Paul Pelletier can’t understand why so many young people in America start their careers with mounds of college debt.
“At $1.6 trillion, college debt is an epidemic in our country,” said Pelletier, founder of Middletown High School’s new Aerospace and Manufacturing Center. “It’s outrageous that we do that to our kids.”
That’s why when students walk into classrooms at the school’s new center, they see a sign that says, Any Aerospace Career With a Little College Debt.
“That’s our pitch,” said Pelletier, a certified aircraft mechanic.
“We teach them that there are a lot of opportunities in aerospace in Connecticut and you don’t have to have all that college debt.”
The program is designed to provide students with “an industry responsive education,” he said.
Graduates of Connecticut’s technical high schools go into the state’s aerospace industry but there simply aren’t enough to meet the state’s massive workforce needs.
Pelletier and his colleagues are hoping their program can be a model for other comprehensive high schools and help provide what Colin Cooper, the state’s chief manufacturing officer, calls “the river of talent” manufacturers need.
“One of the hardest things to do in the state of Connecticut is get kids and parents interested in going down this path,” Pelletier said.
Marty Guay, Stanley Black & Decker’s vice president for business development, said parents and students need to understand that today’s manufacturing is clean, challenging, and well-paying.
“I know a lot of people think school is to prepare young adults for college but we believe they need to prepare them for careers,” Guay said in a recent webinar sponsored by CBIA affiliate ReadyCT.
He noted that Connecticut has the highest-paying manufacturing sector in the country with an average annual wage of $103,000.
“We need welders on the shop floor who can do computer diagnostics, who can evaluate software, who can understand statistics on a model on a screen next to where they’re welding jet engines—that’s how high tech it’s becoming,” Guay said.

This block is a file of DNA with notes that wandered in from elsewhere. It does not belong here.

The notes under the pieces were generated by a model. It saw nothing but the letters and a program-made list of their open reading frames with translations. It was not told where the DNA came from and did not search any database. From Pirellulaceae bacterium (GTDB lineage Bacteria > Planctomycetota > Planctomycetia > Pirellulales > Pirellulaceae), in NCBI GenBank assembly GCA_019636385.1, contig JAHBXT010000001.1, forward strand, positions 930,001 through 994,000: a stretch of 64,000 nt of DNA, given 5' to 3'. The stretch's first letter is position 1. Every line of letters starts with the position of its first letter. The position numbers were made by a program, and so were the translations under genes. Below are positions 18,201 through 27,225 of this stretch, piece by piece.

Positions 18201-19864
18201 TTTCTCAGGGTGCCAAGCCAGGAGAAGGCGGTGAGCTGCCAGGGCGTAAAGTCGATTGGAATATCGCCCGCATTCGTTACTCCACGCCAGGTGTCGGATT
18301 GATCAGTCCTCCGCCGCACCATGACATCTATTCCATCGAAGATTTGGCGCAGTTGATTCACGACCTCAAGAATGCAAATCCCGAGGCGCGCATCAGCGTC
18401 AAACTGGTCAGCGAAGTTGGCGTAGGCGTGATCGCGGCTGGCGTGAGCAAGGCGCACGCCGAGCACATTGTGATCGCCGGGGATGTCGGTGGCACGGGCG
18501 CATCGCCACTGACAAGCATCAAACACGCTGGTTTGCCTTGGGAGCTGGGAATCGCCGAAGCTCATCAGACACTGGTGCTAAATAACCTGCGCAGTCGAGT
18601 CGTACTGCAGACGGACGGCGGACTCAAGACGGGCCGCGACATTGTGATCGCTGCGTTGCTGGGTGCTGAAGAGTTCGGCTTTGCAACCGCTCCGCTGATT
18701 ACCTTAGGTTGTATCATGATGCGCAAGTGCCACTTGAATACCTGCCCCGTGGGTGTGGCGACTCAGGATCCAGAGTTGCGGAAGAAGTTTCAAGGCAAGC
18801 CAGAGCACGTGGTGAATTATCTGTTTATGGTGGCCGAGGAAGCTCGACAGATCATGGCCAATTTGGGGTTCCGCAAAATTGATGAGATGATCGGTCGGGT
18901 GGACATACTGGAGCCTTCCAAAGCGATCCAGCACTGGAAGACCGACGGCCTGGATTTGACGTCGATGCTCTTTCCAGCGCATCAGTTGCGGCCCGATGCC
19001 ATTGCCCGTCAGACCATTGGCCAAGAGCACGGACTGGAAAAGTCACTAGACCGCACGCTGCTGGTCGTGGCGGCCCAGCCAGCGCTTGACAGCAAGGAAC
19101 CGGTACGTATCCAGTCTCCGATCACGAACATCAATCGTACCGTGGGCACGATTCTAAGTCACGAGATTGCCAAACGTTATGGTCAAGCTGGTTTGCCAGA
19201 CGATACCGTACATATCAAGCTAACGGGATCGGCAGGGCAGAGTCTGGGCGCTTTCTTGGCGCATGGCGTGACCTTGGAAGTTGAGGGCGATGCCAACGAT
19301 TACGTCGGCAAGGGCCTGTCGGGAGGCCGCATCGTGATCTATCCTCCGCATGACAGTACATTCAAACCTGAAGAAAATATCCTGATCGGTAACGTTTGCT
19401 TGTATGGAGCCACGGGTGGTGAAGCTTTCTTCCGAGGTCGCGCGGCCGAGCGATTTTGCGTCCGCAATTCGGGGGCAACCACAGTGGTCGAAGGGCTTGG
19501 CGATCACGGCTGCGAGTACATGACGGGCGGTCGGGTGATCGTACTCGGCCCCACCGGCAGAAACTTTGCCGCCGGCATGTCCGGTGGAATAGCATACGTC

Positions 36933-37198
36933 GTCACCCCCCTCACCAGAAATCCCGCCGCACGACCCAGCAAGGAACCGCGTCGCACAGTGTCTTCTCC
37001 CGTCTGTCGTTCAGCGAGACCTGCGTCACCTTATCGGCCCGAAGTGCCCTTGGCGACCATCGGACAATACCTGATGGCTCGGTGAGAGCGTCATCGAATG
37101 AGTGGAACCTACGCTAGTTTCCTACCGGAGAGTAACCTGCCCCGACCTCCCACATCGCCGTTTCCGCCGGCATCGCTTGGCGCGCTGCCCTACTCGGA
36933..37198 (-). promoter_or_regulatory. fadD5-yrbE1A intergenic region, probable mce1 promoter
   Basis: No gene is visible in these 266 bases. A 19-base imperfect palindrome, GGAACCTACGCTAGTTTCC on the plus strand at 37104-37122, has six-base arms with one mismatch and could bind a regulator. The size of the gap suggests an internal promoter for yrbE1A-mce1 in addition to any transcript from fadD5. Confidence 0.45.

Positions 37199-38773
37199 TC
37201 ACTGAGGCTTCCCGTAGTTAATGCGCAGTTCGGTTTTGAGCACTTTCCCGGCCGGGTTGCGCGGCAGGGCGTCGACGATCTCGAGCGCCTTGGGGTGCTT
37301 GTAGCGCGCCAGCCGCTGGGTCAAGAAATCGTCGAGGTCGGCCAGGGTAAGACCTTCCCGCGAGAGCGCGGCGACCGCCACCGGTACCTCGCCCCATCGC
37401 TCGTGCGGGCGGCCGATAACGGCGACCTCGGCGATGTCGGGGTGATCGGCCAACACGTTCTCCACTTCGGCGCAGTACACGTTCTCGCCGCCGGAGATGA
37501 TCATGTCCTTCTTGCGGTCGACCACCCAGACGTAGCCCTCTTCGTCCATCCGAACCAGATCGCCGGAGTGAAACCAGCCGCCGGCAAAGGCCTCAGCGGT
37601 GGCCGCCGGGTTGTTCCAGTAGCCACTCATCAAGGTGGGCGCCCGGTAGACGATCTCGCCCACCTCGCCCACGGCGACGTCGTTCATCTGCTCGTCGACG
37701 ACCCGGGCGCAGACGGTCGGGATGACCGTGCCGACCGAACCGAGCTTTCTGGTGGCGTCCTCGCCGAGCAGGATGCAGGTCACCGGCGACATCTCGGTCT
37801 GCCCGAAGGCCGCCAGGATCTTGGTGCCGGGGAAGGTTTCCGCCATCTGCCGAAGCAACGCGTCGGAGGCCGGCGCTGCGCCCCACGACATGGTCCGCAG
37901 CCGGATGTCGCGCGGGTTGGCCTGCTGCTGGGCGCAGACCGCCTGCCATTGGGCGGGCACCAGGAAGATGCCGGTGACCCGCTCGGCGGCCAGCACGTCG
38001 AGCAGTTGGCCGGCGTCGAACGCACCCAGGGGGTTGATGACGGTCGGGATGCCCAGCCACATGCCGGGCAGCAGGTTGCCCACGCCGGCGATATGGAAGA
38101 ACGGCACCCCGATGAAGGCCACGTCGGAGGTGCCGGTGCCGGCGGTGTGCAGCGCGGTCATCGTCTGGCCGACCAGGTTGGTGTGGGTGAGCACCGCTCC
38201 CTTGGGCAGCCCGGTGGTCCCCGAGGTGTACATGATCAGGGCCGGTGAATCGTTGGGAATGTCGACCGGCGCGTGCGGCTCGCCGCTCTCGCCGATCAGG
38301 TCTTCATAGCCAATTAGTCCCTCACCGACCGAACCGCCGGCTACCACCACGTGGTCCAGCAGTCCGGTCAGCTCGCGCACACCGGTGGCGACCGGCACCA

In its first year, the Middletown High program has 133 students. Pelletier wants to enroll 250 students in the program each year.
“I want at least 20% of that population to go into something that leads them down the path to aerospace manufacturing,” he said.
So if a student goes into manufacturing, onto UConn to become an engineer, or to one of the state’s advanced manufacturing centers for more training, it will be a success, he said.
The ultimate goal is for the Middletown High program to succeed and be expanded statewide.
The program currently has three courses—drone and flight science, mechanical technology that involves work with CNC machines, and aerospace design.
Pelletier said the drone course is one way to pique students’ curiosity.
“That puts the kids in front of us for an academic year where we pitch the value of aerospace manufacturing in Connecticut,” Pelletier said.
He wants to develop a program that allows students to graduate from high school with the equivalent of an associate’s degree.
“The coolest thing to me is at the end of one year here, we’re going to have CNC certification that we can put on our resumés,” junior Paola Nassetta said.
“We’re going to look more marketable to businesses and get hired right out of high school. It gives you a huge edge up on other people.”
Addison Pina, another junior, said the program not only prepares him for college “but for a future job as well.”
“The school administration has given us everything we’ve needed to have success,” Pelletier said.
“It’s focused on moving the students into what I like to call the ‘middle class,’ with very minimal college debt,” said schools superintendent Michael Conner.
Shannon Marimón, executive director of CBIA affiliate ReadyCT, said the program “represents a solution we've been working to advance for quite some time.”
“Comprehensive high schools that invest strategically in work-based learning opportunities and curricula that respond to regional and statewide workforce needs will ultimately be making the greatest strides toward preparing their graduates for success in college, career, and life,” she said.
State of the Art
Marimón added that the facility design will undoubtedly be popular with students.
“It's state of the art, and it has high-tech labs, simulators, and the latest in equipment,” she said.
“The virtual reality goggles alone will serve as a real draw into fields that are no longer about uninspired work spaces but places where bright minds come together to solve problems driven by computer science, robotics, and information technology.”
Paul Murphy, executive director of Aerospace Components Manufacturers, said the program “is yet another shining example of how comprehensive high schools are listening to and addressing the needs of regional businesses.”
“The ACM applauds Middletown for listening to and supporting our industry by taking the initiative to launch this much needed program.”
Murphy said the program will succeed thanks to Pelletier, “who inspires the young and works well with industry,” and support from the school district and the manufacturing industry.
“It feels like we’re doing special work,” Pelletier said. “We’re participating in the economic redevelopment of Connecticut.”